Govt confirms 75 per cent e-procurement savings

A government department in the Australian state of Victoria has used e-procurement to cut its purchasing costs by 75 per cent. Now it's gunning for even greater savings.

A government department in the Australian state of Victoria has used e-procurement to cut its purchasing costs by 75 per cent. Now it's gunning for even greater savings.

John Byrne, manager of e-commerce for Victoria's Department of Natural Resources and Environment (DNRE), says that over the last couple of years the average cost per transaction was reduced from an average $A66 ($US38) down to $A44, "without even touching e-commerce", and then to $A16 following the implementation of an e-procurement system.

He says this will be reduced to below $A10 by the end of the year with the addition of an electronic catalogue system, which is due to be piloted by mid-November.

"The catalogue system will make it really easy to purchase. We will have the sourcing component available via the catalogue and once we have this in the system it will be a lot more intuitive, and reduce costs per transaction to below $A10."

Paper requisitions, signed approvals, and invoices are now almost a thing of the past at the DNRE, as 82 percent of their purchasing (including petty cash, the corporate credit card and purchasing) is done electronically.

Byrne says approval delays were cut from up to two weeks down to "as fast as the emails".

The department is using Oracle's Web Requisitions product, and with some internal modifications had the "self-service thing going".

"We preferred to get an off-the-shelf product because of the continuing change in technology and in various software. We didn't want to be spending a lot of our time modifying an in-house product," Byrne says.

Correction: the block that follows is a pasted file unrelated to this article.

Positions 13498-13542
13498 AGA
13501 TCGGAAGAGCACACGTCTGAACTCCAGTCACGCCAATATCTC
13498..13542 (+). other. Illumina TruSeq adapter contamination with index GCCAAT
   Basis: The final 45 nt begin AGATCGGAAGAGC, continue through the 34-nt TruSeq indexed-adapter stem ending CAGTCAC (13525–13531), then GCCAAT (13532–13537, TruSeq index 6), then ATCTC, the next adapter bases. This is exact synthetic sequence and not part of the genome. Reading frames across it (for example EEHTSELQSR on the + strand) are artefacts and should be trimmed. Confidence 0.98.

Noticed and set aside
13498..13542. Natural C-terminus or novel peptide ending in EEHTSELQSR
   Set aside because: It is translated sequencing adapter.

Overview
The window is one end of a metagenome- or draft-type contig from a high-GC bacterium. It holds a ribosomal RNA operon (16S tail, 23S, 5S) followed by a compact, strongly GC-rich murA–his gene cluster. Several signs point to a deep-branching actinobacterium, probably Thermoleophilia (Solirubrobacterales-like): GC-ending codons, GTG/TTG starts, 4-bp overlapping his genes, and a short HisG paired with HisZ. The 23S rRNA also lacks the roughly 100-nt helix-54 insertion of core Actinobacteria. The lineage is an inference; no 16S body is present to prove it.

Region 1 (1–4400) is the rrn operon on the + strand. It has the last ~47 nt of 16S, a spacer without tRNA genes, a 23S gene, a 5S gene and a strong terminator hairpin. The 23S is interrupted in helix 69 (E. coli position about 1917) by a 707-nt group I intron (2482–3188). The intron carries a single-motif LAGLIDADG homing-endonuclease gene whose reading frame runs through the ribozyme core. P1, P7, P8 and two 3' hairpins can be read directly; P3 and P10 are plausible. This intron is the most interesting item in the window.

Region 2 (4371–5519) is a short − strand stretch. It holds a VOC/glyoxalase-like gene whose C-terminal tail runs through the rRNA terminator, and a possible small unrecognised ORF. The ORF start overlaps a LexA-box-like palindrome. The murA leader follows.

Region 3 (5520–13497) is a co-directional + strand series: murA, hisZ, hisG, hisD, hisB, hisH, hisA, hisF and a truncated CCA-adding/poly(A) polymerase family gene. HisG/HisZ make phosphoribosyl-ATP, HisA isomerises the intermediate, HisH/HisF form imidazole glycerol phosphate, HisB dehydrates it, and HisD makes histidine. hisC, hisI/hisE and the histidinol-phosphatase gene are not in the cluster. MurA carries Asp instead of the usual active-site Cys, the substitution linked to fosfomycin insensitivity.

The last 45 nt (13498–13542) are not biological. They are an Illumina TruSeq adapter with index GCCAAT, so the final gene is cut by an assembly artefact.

The Web purchasing system, accessed by the 2500 delegated purchasers, has reduced manual account payment processing by 70 percent.

"The other thing is the transparency of the system. It has improved accountability," he says. "Once you log into the system everything you do is recorded."

Byrne said following the amalgamation of five separate departments in 1996, purchasing practices and policies were reviewed as each department had its own way of doing things.

"We found we had oversupply, we paid too much, and the purchases were not necessarily linked to business outputs. We also looked at who should be able to approve expenditure, and again there was a variety across different organisations."

"What we wanted to do was eliminate any non-value-added processes or any duplication. We had up to 13 people involved in each purchasing/payment transaction; we looked at that and really only came up with three people that added any value to the process. So we got rid of the other 10."

At that stage, Byrne says he believed the policies and purchasing delegates were right and they were as efficient as possible with their manual processes, but they wanted to further streamline processes.

"We wanted a paperless process that covered the total procurement cycle."

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